“Welcoming the Secretary-General’s intention to conduct a review, to be completed within three months, on UNFICYP’s mandate, force levels and concept of operation, in view of the 24 April 2004 referenda and taking into account developments on the ground, and the views of the parties,
“Welcoming and encouraging efforts by the United Nations to sensitise peacekeeping personnel in the prevention and control of HIV/AIDS and other communicable diseases in all its peacekeeping operations,
“1. Reaffirms all its relevant resolutions on Cyprus, in particular resolution 1251 (1999) of 29 June 1999 and subsequent resolutions;
“2. Decides to extend the mandate of UNFICYP for a further period ending 15 December 2004 and to consider the recommendations of the Secretary-General in his review of UNFICYP and to act upon them within one month of receiving them;
“3. Urges the Turkish Cypriot side and the Turkish forces to rescind without delay all remaining restrictions on UNFICYP, and calls on them to restore in Strovilia the military status quo which existed there prior to 30 June 2000;
“4. Requests the Secretary-General to submit a report on the implementation of this resolution concurrent with the report provided for above;
“5. Decides to remain seized of the matter.”
EMYR JONES PARRY (United Kingdom) welcomed the adoption of the resolution. It was undeniable that the situation in Cyprus had evolved not only since the referenda, but also over the 40 years that the operation had been on the island. He supported the Secretary-General’s decision to conduct a comprehensive review and to make recommendations in that regard. He looked forward to an early review of those recommendations. The successful conclusion of the Council’s deliberation would allow it to turn its consideration to the issue of the Secretary-General’s good offices, which the United Kingdom had welcomed.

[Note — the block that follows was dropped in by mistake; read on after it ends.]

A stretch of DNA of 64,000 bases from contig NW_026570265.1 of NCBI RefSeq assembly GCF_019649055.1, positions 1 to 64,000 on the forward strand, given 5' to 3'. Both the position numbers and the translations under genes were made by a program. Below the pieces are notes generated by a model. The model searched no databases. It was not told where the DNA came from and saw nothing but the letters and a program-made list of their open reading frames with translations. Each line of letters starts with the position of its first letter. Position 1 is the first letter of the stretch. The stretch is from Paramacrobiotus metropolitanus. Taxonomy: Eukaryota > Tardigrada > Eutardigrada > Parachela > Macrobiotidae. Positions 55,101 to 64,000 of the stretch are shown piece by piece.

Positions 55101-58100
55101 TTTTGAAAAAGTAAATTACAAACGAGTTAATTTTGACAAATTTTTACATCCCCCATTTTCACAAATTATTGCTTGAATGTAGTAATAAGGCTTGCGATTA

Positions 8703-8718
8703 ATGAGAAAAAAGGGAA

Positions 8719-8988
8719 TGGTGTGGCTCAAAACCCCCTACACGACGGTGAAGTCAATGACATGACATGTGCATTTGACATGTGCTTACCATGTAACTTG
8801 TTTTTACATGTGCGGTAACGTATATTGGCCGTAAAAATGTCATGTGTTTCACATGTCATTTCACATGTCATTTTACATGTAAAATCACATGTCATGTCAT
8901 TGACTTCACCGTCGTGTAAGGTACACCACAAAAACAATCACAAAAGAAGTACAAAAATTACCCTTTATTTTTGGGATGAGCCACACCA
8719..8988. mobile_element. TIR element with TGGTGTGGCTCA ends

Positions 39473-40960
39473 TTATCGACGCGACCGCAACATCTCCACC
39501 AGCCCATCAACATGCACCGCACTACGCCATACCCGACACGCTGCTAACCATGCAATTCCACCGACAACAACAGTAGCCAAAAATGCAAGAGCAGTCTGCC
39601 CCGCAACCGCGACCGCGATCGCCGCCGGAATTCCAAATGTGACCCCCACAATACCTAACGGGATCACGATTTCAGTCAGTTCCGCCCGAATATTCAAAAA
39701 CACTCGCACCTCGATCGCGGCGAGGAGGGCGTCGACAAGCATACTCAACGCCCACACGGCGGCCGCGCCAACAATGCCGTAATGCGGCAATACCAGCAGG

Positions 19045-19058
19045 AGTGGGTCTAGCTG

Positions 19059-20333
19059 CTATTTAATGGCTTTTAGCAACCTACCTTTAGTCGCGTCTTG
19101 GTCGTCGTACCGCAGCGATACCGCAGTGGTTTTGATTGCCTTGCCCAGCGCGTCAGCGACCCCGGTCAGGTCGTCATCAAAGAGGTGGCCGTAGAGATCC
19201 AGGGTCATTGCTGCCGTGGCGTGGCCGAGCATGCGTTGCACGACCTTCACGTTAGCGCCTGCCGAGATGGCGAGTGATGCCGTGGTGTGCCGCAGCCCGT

JAMES CUNNINGHAM (United States) noted that recent developments in Cyprus, including the results of the referenda and entry of Cyprus into the European Union, had fundamentally changed the circumstances in Cyprus and necessitated a critical examination of the United Nations Peacekeeping Force in Cyprus (UNFICYP). His country had voted in favour of the resolution, he said, because it articulated a time line to act on the Secretary-General’s recommendations in that regard. The resolution also addressed remaining restrictions on UNFICYP operations by Turkish and Turkish Cypriot forces. He regretted that, due to the outcome of the referenda, territorial transfer as envisioned had not occurred. That would have resulted in the peaceful transfer of areas where UNFICYP had to deal with violations of the military status quo, such as Strovilia.
The way ahead to a settlement was for the Greek Cypriots to articulate with clarity and finality concerns they had indicated regarding implementation of the settlement plan and its security provisions, he said. Only then could such concerns be addressed by the Council.
Turkey and the Turkish Cypriots had done everything possible to reach a settlement. The Council should encourage the Turkish Cypriots and Turkey to remain committed to the goal of reunification. To that end, and not for the purpose of affording recognition or assisting secession, the Council should give a strong lead to all States to cooperate both bilaterally and in international bodies to eliminate unnecessary restriction and barriers that had the effect of isolating Turkish Cypriots and impeding their development, he said.